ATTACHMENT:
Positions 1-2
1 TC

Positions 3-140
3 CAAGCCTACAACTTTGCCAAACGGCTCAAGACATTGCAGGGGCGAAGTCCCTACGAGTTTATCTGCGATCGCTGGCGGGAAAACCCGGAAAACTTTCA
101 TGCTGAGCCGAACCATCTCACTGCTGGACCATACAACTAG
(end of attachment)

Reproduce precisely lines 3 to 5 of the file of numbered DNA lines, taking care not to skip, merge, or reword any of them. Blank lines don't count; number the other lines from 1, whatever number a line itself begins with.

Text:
Positions 3-140
3 CAAGCCTACAACTTTGCCAAACGGCTCAAGACATTGCAGGGGCGAAGTCCCTACGAGTTTATCTGCGATCGCTGGCGGGAAAACCCGGAAAACTTTCA
101 TGCTGAGCCGAACCATCTCACTGCTGGACCATACAACTAG